Zero-dimensional space

In mathematics, a zero-dimensional topological space is a topological space that has dimension zero with respect to one of several inequivalent notions of assigning a dimension to a given topological space. Specifically:

The two notions above agree for separable, metrisable spaces.

Properties of spaces with covering dimension zero

A zero-dimensional Hausdorff space is necessarily totally disconnected, but the converse fails. However a locally compact Hausdorff space is zero-dimensional if and only if it is totally disconnected. (See (Arhangel'skii 2008, Proposition 3.1.7, p.136) for the non-trivial direction.)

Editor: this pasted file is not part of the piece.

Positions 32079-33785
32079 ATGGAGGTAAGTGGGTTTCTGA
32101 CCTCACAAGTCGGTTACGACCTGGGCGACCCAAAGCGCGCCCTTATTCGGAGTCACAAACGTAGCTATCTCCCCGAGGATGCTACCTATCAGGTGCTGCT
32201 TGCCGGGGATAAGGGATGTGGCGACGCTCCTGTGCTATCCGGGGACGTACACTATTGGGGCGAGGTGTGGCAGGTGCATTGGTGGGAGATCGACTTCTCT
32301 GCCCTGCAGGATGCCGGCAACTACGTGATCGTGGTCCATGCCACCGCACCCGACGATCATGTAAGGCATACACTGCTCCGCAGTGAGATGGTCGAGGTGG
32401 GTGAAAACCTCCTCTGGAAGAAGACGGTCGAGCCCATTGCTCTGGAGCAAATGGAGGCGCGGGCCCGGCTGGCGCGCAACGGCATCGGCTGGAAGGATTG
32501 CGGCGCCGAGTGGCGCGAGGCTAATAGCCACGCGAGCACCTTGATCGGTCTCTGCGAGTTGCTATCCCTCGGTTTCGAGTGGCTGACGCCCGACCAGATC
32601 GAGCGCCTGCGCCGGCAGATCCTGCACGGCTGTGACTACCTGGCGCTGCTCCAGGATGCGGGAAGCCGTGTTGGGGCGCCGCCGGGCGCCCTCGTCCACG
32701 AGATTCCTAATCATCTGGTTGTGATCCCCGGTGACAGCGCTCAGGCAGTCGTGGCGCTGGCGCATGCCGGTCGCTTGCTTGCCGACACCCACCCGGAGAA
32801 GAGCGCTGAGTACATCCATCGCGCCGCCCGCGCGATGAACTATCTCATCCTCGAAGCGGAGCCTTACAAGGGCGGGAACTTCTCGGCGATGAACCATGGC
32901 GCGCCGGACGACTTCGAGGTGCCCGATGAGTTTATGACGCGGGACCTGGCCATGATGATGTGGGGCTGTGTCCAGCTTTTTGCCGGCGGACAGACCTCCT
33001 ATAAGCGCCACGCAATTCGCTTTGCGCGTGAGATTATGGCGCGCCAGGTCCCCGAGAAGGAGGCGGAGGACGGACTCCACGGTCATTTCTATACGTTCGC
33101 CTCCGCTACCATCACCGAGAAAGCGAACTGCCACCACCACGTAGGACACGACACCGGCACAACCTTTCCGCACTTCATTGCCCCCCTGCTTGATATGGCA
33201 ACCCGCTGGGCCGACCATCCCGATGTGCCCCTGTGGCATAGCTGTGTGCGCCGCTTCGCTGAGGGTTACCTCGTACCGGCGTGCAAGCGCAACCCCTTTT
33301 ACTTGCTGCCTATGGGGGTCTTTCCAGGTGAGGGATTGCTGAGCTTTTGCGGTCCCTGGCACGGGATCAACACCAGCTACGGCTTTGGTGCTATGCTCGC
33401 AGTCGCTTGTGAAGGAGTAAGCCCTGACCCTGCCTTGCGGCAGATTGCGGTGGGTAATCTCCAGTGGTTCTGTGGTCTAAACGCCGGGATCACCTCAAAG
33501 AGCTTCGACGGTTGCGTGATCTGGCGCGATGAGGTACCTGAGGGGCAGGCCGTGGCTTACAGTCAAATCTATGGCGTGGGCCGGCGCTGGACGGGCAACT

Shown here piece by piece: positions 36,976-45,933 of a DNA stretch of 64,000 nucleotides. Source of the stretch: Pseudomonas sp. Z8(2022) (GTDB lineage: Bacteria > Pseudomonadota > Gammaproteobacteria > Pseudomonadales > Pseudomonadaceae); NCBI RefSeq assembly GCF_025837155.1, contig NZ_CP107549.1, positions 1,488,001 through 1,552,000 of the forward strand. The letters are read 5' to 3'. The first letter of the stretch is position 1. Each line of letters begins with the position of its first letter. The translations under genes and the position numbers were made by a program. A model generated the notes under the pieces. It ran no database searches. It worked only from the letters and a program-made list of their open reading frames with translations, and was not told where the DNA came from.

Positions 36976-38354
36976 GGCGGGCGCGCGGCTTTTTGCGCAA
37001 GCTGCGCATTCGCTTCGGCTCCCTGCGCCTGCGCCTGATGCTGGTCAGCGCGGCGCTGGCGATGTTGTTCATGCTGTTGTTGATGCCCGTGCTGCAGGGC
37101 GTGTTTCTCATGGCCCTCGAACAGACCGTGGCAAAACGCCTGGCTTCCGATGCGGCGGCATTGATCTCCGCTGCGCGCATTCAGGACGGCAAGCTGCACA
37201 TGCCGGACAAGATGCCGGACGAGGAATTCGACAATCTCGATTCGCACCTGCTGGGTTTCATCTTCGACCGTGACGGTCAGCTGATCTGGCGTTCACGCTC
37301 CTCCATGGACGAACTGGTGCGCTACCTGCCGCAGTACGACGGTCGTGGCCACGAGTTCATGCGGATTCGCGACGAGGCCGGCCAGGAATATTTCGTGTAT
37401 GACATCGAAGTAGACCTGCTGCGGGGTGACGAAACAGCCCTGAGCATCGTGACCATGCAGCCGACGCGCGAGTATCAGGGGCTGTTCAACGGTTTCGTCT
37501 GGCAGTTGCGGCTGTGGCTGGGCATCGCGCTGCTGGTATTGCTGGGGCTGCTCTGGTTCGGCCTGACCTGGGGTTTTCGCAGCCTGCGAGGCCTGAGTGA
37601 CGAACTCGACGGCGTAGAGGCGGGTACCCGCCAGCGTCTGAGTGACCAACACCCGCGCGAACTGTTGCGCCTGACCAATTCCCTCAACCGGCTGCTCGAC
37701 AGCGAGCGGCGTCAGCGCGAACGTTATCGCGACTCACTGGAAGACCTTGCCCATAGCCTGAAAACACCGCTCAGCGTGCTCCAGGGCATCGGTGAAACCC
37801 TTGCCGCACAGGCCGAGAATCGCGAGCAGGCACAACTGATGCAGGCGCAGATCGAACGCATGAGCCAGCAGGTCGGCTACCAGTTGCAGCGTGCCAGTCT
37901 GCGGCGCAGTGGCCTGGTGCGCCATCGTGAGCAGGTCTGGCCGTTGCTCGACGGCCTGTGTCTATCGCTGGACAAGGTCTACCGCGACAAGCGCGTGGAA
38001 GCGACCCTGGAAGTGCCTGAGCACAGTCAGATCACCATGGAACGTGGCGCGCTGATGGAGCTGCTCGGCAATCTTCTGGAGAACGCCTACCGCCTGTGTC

Zero-dimensional Polish spaces are a particularly convenient setting for descriptive set theory. Examples of such spaces include the Cantor space and Baire space.

Hausdorff zero-dimensional spaces are precisely the subspaces of topological powers $2^I$ where 2={0,1} is given the discrete topology. Such a space is sometimes called a Cantor cube. If I is countably infinite, $2^I$ is the Cantor space.